By Luke Nozicka and Jennifer Gonzalez / Pulitzer Center on Crisis Reporting
When Imali Ngusale hosts social media discussions about sex and family planning, to inform people about subjects they are not exposed to at home or in school, she often uses numbers and codes to keep the conversation under wraps.
“We do this because when it goes to social media … somebody may need to find out where they can get youth friendly services — and if their parents or relatives are following them, you want to make it discreet,” Ngusale said of the online chats, which usually consist of more than 100 curious youths who use Twitter to talk about reproductive health. “It is an innovative way to be discreet but also cool.”
Ngusale, a 27-year-old social media strategist who works for the Centre for the Study of Adolescence in Nairobi, Kenya, said she has to do “some very good ground work” before each discussion, emailing people to inform them when conversations will occur and what code words will be used.
“You can create meaning through different trends,” she said.
Ngusale was one of dozens of young people at the fourth International Conference on Family Planning in Bali, Indonesia, in late January, who uses social media to better connect with and provide information to people seeking sexual education.
At the Planned Parenthood of New York City, Judith Gomez works with about 10 teenagers to create relatable online content for youths as a way to teach them about sex and their organization.
“We really need to meet young people and teenagers where they are — and in New York City, that’s online,” she said during a presentation at the conference. “An important part is that the content is created by teens, for teens.”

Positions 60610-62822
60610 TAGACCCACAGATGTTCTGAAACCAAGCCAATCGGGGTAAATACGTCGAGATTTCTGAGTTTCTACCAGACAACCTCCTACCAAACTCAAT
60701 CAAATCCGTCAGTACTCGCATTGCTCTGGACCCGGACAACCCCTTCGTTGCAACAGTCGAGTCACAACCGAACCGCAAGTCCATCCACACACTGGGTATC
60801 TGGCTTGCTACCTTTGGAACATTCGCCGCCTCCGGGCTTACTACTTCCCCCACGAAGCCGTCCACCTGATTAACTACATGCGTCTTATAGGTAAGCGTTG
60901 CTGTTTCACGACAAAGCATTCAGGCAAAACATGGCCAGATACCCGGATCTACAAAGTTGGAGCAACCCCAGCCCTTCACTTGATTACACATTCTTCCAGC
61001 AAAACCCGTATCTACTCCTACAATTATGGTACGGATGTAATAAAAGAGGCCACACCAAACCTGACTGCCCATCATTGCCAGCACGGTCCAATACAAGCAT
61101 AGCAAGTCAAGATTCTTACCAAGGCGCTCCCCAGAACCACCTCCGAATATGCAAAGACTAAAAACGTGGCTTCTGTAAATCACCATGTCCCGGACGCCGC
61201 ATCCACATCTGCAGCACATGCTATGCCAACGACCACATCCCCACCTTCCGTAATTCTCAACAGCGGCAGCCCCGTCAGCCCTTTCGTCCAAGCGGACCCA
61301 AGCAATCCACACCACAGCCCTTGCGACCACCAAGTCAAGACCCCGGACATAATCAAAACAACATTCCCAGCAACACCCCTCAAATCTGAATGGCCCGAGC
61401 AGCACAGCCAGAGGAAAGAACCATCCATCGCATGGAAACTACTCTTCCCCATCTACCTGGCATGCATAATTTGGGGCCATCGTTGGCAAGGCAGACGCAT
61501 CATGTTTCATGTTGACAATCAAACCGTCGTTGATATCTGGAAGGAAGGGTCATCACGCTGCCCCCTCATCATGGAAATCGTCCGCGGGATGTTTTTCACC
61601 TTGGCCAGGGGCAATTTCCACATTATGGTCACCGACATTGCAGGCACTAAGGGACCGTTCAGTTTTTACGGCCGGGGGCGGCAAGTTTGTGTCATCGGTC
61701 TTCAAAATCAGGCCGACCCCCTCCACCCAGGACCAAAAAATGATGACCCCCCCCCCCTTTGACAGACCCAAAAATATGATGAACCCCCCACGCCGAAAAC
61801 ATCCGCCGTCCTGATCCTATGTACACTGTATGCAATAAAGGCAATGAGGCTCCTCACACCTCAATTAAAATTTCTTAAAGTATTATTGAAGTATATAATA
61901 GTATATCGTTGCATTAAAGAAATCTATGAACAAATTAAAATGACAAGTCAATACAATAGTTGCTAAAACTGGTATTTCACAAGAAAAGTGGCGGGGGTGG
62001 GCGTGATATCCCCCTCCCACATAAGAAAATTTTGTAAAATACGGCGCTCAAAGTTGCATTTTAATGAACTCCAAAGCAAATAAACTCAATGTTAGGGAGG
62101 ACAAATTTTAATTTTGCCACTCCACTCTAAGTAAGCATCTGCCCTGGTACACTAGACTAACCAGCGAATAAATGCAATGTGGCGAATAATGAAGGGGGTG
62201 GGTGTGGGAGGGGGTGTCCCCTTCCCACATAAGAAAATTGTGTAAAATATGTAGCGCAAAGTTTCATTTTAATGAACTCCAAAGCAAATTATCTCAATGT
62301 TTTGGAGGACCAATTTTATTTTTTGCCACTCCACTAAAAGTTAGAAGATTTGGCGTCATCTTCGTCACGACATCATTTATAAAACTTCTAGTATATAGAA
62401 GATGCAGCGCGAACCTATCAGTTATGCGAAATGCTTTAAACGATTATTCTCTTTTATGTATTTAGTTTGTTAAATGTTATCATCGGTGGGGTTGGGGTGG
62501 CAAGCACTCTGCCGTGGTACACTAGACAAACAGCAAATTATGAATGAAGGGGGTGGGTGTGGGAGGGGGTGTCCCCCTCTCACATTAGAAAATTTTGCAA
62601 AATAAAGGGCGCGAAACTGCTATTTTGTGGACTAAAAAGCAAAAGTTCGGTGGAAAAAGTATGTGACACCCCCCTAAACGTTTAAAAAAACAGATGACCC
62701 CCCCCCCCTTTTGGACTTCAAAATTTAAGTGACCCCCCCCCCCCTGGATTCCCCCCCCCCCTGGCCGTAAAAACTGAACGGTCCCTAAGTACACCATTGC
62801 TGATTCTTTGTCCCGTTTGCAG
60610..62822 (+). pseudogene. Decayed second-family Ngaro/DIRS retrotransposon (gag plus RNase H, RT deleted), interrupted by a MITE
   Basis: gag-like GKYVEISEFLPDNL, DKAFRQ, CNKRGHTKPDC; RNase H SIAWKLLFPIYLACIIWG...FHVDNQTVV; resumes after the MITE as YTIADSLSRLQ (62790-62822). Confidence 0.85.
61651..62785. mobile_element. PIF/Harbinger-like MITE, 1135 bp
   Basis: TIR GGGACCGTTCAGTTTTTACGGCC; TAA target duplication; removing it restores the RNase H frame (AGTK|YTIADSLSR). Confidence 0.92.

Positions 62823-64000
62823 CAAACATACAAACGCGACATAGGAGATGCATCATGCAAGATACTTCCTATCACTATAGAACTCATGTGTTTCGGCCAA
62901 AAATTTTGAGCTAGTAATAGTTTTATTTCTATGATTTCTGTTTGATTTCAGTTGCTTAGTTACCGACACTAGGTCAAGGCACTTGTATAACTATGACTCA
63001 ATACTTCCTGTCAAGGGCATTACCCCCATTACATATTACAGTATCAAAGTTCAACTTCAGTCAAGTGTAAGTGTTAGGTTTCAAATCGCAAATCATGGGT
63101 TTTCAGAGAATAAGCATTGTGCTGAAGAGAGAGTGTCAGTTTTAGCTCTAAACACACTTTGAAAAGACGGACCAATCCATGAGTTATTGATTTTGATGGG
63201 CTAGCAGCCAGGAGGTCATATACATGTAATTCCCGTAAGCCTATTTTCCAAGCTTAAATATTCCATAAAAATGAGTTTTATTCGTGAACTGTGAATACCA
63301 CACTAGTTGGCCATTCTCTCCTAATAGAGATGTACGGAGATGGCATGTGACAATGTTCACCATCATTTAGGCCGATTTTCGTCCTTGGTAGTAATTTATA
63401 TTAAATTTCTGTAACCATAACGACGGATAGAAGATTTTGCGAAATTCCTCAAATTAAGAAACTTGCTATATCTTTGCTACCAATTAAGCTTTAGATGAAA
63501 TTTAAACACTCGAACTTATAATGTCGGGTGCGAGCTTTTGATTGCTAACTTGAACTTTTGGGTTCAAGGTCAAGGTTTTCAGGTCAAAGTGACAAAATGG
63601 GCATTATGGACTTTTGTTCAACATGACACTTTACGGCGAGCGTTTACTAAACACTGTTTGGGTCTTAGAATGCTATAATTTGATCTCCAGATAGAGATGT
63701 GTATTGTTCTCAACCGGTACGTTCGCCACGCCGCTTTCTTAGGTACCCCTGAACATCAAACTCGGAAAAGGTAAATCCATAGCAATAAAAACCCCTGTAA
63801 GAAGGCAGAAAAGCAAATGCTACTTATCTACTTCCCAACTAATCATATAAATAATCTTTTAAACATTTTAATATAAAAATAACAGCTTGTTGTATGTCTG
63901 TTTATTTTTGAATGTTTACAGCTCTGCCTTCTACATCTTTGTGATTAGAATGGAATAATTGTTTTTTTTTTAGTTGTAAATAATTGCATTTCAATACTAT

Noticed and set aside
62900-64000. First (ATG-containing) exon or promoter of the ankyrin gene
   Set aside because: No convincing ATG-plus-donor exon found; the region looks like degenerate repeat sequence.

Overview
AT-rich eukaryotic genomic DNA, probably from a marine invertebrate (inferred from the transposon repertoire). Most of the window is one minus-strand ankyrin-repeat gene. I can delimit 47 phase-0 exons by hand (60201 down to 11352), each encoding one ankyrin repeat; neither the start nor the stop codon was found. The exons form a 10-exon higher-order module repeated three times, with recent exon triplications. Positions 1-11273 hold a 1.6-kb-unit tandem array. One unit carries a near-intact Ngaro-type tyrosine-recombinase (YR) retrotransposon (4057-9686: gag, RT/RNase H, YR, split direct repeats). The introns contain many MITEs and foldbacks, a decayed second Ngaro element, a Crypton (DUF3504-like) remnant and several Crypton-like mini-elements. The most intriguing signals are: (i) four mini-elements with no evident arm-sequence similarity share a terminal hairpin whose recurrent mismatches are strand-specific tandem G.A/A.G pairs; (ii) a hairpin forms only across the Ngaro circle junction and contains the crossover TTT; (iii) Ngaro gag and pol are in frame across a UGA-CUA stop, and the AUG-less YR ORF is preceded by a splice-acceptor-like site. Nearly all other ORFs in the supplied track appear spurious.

Gomez, a 23-year-old Dominican woman from the Bronx in New York City, said one the best way to connect teenagers to family planning is through memes and videos. She showed examples of this at the conference, which included a meme of Ash Ketchum from the Japanese animated cartoon “Pokémon,” with the caption, “Protection. I choose you!”
Another was an image of the Simpson family from the American sitcom “The Simpsons,” walking down the street with the caption, “Going to PPNYC with squad.”
“Social media is a vital source to how young people communicate,” Gomez said, adding that it is “a free or low cost way to reach out and show young people that their health is important.”
In countries where young people are not as acquainted with social media, advocates use other means of communicating to reach the general public, such as radio and television.
Desmond Nji Atanga, a young leader at Women Deliver, said in Cameroon, a country in central Africa, radio reaches the largest amount of people, especially in rural regions where some don’t have ways to learn about reproductive health.
“All we can do is to further encourage young people in the area to join social media” so they can get information quicker and easier,” Nji Atanga said.
Patrick Segawa, who founded Public Health Ambassadors Uganda, a youth-led community organization that seeks to address sexual and reproductive issues, said he tries “to provoke discussion online and discuss issues on reproductive health” through social media. His organization, which has more than 2,100 followers on Twitter and likes on Facebook combined, produces short videos and shares catchy phrases in the hopes to educate people on the Internet.
Segawa, who holds a bachelor’s degree in public health from the International Health Sciences University in Kampala, Uganda, said he met people at the conference who already knew him through various online networks. “People tend to associate your name with what you post,” he said. “So by the time you get to see them, they know your face and are like, ‘Oh … I’ve seen your posts — you do great stuff.”
As Maureen Odour, a 30-year-old young leader at Women Deliver in Kenya, put it: “A young person in the U.S. can tweet something and in Africa they can see something about it. Social media connects youth beyond the border.”
Cover Photo is of Maureen Odour, credit to authors. This story was supported by funding from the Pulitzer Center on Crisis Reporting.